That's below 1 in 4.

They're far from popular.

 

 

burneside
burneside
28 Apr 2017 23:37

In that case, with our skewed electoral system, I doubt any government for a very long time has enjoyed majority support.  The voters were given the opportunity only six years ago to change the system and that was comprehensively rejected, so one can only assume they are happy with the current arrangements.

Andrew
Andrew
28 Apr 2017 23:41

Exactly the system isn't fit for purpose. You finally get my point. 

It would be the same if the above figures related to Labour, Lib Dems, Ukip or Greens too. I oppose the Tories, but I'd accept whichever party won a fairer PR election.

 

burneside
burneside
28 Apr 2017 23:48

And as I said, the voting public were given the chance to reform the system and they rejected it, so we have live with what we have, and under that the Tories, in the main, are the most popular party.

Andrew
Andrew
28 Apr 2017 23:50

Under the current voting system only.

Socio-culturally they are not popular at all.

We were not given the chance to vote for PR. The Tories fear it. Things will change; the political elite has alienated themselves from the people. As older traditional Tory voters die off and they're replaced by people who are expected to work until they're much older with less pension provision (if any) and the rest of the country has less and less financial security, more zero contract hours contracts, lower education, increased poverty (which is happening already) , less civil liberties and so on... then  tory support will wane and change will happen. 

Citizens will seek a better alternative.

We're witnessing the beginning of the end of the status-quo, from Brexit to Scottish independence. It's the death throws of British imperialism. The Tory party might win this election and screw the nation up, but it is on its last legs. They'll probably turn on each another. Tory dog-eat-dog.

 

 

HuwMatthews2
HuwMatthews2
29 Apr 2017 01:49

The problem is that under any other system than 'First Past The Post' is that it is unlikely than any Govt would have a majority in the House. Therefore bugger all gets done!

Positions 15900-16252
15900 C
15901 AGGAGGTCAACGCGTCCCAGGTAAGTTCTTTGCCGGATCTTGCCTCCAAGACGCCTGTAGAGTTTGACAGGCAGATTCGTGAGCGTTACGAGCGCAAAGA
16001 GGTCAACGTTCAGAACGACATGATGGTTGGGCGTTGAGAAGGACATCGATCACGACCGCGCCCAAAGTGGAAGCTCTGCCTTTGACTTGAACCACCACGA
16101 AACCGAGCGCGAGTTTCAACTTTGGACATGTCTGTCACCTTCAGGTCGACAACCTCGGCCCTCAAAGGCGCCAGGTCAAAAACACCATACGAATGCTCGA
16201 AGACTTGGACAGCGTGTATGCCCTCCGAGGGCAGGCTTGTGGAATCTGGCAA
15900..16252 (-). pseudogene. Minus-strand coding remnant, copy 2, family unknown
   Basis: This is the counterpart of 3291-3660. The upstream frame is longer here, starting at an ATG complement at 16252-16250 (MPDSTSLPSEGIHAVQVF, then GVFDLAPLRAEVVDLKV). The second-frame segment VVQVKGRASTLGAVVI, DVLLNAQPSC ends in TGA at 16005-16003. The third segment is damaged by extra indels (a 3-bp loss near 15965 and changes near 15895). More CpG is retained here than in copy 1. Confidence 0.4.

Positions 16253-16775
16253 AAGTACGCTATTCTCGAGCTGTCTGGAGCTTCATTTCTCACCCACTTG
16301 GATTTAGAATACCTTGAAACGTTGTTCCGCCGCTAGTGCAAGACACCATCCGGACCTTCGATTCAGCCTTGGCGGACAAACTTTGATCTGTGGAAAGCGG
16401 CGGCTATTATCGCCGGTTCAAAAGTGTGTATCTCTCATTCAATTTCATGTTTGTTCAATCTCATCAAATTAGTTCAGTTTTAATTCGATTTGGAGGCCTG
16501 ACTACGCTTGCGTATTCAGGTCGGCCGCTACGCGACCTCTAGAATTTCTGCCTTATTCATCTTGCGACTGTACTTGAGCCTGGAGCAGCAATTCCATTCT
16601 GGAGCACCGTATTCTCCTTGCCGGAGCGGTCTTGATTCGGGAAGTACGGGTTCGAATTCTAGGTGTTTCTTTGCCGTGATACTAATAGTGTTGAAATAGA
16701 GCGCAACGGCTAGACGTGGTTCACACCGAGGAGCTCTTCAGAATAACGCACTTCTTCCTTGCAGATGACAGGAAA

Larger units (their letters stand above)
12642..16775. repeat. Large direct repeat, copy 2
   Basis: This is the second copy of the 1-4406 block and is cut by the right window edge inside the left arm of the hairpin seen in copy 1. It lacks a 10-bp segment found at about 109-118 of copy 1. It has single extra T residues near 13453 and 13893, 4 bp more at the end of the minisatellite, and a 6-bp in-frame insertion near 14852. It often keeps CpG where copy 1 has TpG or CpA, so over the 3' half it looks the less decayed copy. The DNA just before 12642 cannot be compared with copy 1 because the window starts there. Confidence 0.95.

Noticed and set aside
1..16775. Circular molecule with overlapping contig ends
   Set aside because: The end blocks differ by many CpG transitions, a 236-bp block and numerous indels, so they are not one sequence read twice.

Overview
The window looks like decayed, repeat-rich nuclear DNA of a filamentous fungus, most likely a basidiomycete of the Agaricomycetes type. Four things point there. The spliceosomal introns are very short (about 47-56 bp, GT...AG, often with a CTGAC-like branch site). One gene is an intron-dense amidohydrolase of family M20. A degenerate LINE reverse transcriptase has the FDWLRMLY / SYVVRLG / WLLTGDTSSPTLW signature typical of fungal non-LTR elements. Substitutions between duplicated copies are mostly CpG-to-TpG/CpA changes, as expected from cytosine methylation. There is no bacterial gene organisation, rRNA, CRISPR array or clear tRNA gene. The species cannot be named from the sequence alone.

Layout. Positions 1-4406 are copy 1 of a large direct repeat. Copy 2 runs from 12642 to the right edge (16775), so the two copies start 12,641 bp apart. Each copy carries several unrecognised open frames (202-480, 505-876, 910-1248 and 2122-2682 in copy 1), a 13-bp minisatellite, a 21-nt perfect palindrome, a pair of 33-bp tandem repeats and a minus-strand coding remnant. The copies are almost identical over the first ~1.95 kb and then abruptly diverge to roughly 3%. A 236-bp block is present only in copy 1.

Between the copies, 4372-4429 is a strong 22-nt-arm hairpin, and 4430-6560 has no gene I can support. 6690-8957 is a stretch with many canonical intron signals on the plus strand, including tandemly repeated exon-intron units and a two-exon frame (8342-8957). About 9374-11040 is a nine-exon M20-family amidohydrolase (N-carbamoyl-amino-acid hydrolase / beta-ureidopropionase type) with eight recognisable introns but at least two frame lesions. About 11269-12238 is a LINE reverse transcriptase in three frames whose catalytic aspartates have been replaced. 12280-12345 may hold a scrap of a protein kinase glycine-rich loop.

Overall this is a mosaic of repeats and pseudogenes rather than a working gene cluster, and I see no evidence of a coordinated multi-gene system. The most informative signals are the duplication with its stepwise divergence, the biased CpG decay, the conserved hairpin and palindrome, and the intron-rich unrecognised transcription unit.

BTW I've just bought a new (never had one before) diesel car (ordered before all this hit the headlines); it does 58 mpg urban and 60+ dual. It has a 1500cc engine.

 

Am I really polluting more than some of these 3, 4, 5, 6 litre petrol engines that do less than 20 mpg?

2 Agrees
Andrew
Andrew
29 Apr 2017 16:09

Many European countries function well enough with cross party coalitions. Some of them have far better standards of living than the UK and score greater on well-being indices, working hours, time with family, etc.

You know the important things... not just this 'economy' thing that requires we endure years of austerity as apparantly 'we're all in it together'.

 

Enjoy your new car if it makes you happy.

HuwMatthews2
HuwMatthews2
29 Apr 2017 16:21

To me a car is purely a tool - albeit an expensive one!

Viaduct
Viaduct
29 Apr 2017 18:17

Diesel cars seem to be portrayed as the main villains. Is that fair?

Yes and no. Diesel car manufacturers drew fire by cheating emissions tests. Diesels are much more polluting than petrol cars on a local scale, and the biggest proportion of pollution in UK cities does come from road transport in general.

But if you look at Greater London (London stats are the most detailed) you see that private diesel cars contribute 11% of NOx - less than you might have thought. Lorries - with far fewer numbers on the roads - produce the same amount.

Zoom into Central London, and just 5% of NOx comes from private diesel cars. That is dwarfed by 38% from gas for heating homes and offices.

There are many other sources of pollution, including buses, taxis, industry and other machinery, such as on building sites. So it's a many-sided problem.

It is the pollutant in the deisel that is causing the problem

This is why the government is so afraid of publishing the report on pollution

To me a car like any other vehicle is a mode of transport that needs to be powered by something. Whether or not that something when found will be economically viable is another problem we will have to face.

But as things stand at the moment our health is at risk.

Viaduct
Viaduct
02 May 2017 20:46

So the government has reluctanly decided not to appeal a decision by the courts that they must published the report on clean air and they have said they will publish before the 9th of May.

So I can breath easier now